DMA or interrupts can also be used to service the data acquisition operation. These topics are
discussed in the A/D Interrupt Programming and Programming DMA Operation sections later in
this appendix.
Two error conditions may occur during a data acquisition operation: an overflow error or an
overrun error. These error conditions are reported through the Status Register and should be
checked every time the Status Register is read to check the DAVAIL bit.
An overflow condition occurs if more than 16 A/D conversions have been stored in the A/D
FIFO without the A/D FIFO being read; that is, the A/D FIFO is full and cannot accept any more
data. This condition occurs if the software loop reading the A/D FIFO Register is not fast
enough to keep up with the A/D conversion rate. When an overflow occurs, at least one A/D
conversion result is lost. An overflow condition has occurred if the OVERFLOW bit in the
Status Register is set.
An overrun condition occurs if a second A/D conversion is initiated before the previous
conversion is finished. This condition may result in one or more missing A/D conversions. This
condition occurs if the sample interval is too small (sample rate is too high). An overrun
condition has occurred if the OVERRUN bit in the Status Register is set. The minimum
recommended sampling interval on the Lab-PC+ is 16 s.
Both the OVERFLOW and OVERRUN bits in the Status Register are reset by writing to the A/D
Clear Register.

Programming in Freerun Acquisition Mode


Freerun acquisition mode uses only Counter A0 as the sample interval counter. The number of
A/D conversions that have occurred (that is, the sample count) is maintained by software in this
case. With this arrangement, data acquisition operations can acquire more than 65,535 samples.
The following programming steps are required for a data acquisition operation in freerun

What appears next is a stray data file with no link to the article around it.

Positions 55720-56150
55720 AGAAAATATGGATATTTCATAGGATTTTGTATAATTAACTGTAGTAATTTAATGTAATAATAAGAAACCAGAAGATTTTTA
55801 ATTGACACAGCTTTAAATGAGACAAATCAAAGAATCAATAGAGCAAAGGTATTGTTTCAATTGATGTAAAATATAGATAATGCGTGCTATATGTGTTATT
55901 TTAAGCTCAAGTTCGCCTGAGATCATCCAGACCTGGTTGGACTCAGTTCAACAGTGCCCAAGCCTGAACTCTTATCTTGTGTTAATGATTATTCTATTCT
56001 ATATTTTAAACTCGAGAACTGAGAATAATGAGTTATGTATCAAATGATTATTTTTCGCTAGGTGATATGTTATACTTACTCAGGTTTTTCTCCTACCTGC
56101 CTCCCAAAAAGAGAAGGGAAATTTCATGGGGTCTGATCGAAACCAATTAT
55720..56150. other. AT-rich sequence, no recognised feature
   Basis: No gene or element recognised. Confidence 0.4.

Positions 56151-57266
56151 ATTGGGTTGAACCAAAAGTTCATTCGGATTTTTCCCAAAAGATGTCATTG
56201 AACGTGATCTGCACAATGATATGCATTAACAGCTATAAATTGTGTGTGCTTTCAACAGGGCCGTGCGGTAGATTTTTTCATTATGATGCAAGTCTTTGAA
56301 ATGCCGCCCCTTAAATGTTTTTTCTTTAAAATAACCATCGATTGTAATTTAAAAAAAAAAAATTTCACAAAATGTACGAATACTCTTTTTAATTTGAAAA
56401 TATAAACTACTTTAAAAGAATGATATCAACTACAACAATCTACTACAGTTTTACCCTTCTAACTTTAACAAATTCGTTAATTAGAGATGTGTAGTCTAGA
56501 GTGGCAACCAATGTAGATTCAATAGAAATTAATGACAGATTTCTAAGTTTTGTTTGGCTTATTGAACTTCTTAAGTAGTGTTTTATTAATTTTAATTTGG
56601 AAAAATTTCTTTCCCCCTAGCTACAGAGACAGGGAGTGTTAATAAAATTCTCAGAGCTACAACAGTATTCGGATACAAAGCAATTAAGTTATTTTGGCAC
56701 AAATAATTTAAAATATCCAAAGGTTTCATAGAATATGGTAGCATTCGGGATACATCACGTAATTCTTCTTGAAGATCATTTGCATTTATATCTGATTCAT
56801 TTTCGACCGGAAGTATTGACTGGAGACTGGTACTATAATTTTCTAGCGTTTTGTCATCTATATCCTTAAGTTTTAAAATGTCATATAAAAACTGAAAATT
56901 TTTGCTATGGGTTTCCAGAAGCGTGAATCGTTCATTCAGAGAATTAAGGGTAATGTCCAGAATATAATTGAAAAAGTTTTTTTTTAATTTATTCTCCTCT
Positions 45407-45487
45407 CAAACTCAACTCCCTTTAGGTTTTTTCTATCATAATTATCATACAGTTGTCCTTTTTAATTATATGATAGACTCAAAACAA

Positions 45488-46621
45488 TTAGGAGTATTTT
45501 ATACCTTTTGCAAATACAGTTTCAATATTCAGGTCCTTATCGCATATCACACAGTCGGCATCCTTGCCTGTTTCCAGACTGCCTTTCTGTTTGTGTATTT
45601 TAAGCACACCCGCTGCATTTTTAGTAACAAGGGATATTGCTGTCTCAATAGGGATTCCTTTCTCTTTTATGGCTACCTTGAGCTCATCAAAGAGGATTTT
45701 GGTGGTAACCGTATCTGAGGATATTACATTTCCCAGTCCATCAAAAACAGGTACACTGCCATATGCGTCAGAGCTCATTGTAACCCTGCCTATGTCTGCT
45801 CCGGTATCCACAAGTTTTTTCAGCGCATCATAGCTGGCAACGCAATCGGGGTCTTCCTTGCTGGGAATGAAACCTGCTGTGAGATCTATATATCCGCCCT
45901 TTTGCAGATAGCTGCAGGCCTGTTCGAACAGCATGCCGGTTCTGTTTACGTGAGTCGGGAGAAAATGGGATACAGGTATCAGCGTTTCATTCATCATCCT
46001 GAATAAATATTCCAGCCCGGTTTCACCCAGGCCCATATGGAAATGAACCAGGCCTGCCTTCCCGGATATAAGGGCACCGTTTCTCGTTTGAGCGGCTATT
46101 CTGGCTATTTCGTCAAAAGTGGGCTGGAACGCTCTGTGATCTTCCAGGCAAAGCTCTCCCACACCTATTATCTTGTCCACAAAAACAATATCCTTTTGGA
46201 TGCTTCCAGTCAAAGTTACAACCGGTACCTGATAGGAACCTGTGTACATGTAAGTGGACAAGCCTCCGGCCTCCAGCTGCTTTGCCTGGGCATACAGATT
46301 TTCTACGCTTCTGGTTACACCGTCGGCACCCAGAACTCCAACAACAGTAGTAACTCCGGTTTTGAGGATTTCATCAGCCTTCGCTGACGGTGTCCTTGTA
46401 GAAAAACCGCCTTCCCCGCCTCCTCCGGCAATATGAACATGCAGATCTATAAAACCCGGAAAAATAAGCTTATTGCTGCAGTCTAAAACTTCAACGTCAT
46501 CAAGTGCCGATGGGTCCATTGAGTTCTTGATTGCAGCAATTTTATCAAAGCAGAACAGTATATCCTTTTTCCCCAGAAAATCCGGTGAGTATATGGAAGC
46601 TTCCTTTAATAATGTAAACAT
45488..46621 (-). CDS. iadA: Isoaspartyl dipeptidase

acquisition mode:

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Appendix E

Register-Level Programming

1. Select analog input channel, gain, and timebase for Counter A0.
The analog input channel and gain are selected by writing to the A/D Configuration Register.
The SCANEN bit must be cleared for data acquisition operations on a single channel. See
the Command Register 1 bit description earlier in this chapter for gain and analog input
channel bit patterns. If Counter B0 is being used as a timebase for Counter A0, then the
TBSEL bit in Command Register 1 should be set at this time.
Command Register 1 needs to be written to only when the analog input channel, gain setting,
or other function needs to be changed.
2. Program Counter B0 (if necessary).
The following sequence should be used to program Counter B0 if it is being used. If
Counter B0 is not being used, skip to step 3. All writes are 8-bit write operations. All values
given are hexadecimal.
a. Write 36 to the Counter B Mode Register (select Mode 3).
b. Write the least significant byte of the timebase count to the Counter B Data Register.
c. Write the most significant byte of the timebase count to the Counter B Data Register. For
example, programming a timebase of 10 s requires a timebase count of
10 s
=20
0.5 s
3. Program the sample interval counter (Counter A0).
Counter A0 of the 8253(A) Counter/Timer is used as the sample interval counter. A high-tolow transition on OUT0 (Counter A0 output) initiates a conversion. Counter A0 can be
programmed to generate a pulse once every N s. N is referred to as the sample interval, that
is, the time between successive A/D conversions. N can be between 2 and 65,535. The
sample interval is equal to the period of the timebase clock used by Counter A0 multiplied by
N. A 1 MHz clock is internally connected to CLK0 (the clock used by Counter A0).
Use the following programming sequence to program Counter A0, the sample interval
counter. All writes are 8-bit write operations. All values given are hexadecimal.
a. Write 34 to the Counter A Mode Register (select Counter A0, Mode 2).
b. Write the least significant byte of the sample interval to the Counter A0 Data Register.
c. Write the most significant byte of the sample interval to the Counter A0 Data Register.

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4. Program Counter A1 to force OUT1 low.